The results of a field experiment at a casual dining chain and multiple lab studies show that ambient light luminance (bright vs. dim) influences the extent to which consumers order healthy versus unhealthy foods. Ambient light also influences total calories purchased and consumed.
Restaurants/stores vary greatly in terms of ambient light luminance. There does not seem to be standard policies for ambient lighting levels, even at major global retail/restaurant chains. Our desire to focus on choices of healthy versus unhealthy food options was driven by the high obesity rates in the United States and in many other parts of the world. While extant research has examined the effects of ambient factors, this is the first study to consider the effects of ambient light on food choices. We hypothesized that bright (vs. dim) ambient lighting will lead to healthier food choices.
We conducted a field experiment at multiple locations of a major global casual dining chain. We also followed up with lab experiments at a major US university.
Findings and Implications
We find that changing ambient light influences the types of foods people order. A major concern in the United States and many other countries is the rising obesity rate, which is driven mainly by increased consumption of higher-calorie foods. Our research shows that consumers order lower-calorie, healthier foods when dining in bright (vs. dim) ambient lighting. Consumers can opt to dine in establishments with brighter ambient lighting to enhance their likelihood of choosing healthier options. Managers can experiment with ambient light luminance level to influence sales of signature (or high margin) items.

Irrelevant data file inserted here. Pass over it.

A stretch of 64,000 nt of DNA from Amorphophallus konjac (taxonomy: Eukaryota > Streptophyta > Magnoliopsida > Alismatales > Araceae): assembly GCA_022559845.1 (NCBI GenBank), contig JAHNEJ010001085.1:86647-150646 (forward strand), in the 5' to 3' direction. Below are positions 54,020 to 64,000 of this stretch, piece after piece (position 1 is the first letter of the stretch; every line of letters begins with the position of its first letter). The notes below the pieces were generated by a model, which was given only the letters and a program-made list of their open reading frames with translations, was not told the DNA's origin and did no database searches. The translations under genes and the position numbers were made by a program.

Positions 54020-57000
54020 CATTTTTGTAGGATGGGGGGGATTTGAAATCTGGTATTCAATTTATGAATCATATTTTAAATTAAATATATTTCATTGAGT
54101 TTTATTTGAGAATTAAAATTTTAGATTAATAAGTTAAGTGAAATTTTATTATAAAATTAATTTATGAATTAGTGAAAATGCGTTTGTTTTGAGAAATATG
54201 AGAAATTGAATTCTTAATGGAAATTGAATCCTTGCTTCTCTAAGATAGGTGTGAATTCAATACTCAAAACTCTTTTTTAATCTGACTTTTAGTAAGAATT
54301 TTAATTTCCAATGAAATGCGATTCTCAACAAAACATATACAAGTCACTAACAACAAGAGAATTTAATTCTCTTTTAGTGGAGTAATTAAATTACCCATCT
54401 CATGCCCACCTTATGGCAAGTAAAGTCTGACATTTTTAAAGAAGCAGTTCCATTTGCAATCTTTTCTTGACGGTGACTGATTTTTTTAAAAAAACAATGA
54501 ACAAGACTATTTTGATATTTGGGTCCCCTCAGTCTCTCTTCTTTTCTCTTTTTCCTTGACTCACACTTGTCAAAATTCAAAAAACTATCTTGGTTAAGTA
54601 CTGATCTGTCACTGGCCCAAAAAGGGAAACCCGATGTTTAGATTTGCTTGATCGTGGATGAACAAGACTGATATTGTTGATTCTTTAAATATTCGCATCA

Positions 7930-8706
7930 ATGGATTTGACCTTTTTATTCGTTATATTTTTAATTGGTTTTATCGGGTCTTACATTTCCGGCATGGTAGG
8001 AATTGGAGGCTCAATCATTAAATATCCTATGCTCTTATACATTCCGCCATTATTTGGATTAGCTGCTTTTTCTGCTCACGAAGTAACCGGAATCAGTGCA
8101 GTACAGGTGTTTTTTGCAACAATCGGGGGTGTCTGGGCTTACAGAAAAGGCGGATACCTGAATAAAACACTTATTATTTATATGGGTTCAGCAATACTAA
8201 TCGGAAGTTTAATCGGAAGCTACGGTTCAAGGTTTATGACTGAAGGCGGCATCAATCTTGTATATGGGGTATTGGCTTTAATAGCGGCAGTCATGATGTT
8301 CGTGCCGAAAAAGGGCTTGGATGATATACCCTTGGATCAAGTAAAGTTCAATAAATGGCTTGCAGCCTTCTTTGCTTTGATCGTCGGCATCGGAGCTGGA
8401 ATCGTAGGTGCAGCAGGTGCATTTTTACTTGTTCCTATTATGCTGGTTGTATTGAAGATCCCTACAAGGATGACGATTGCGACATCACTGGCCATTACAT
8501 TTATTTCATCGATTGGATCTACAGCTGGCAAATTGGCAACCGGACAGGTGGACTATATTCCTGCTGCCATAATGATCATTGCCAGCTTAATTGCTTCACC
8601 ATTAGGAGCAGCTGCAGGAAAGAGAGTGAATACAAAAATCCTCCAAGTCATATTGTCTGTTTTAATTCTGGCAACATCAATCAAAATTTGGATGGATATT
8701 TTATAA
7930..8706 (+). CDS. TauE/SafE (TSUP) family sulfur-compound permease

Questions for the Classroom
How might restaurant/retail atmospherics and ambient factors influence consumer behavior and overall sales?
Can changing the brightness or dimness of the light in a store or at a restaurant influence consumers' thought processes and behaviors?
How might ambient light influence food ordering at restaurants and food stores?
Dipayan Biswas, Courtney Szocs, Roger Chacko, and Brian Wansink (2017), “Shining Light on Atmospherics: How Ambient Light Influences Food Choices,” Journal of Marketing Research, 54 (1), 111-123.
Dipayan Biswas is Professor of Marketing, University of South Florida (e-mail: firstname.lastname@example.org).
Courtney Szocs is Assistant Professor of Marketing, Portland State University (e-mail: email@example.com).
Roger Chacko is Executive Vice President and Chief Branding and Marketing Officer, Carlson Rezidor Hotel Group (e-mail: firstname.lastname@example.org).
Brian Wansink is John S. Dyson Professor of Marketing, Dyson School of Applied Economics and Management, Cornell University (e-mail: email@example.com).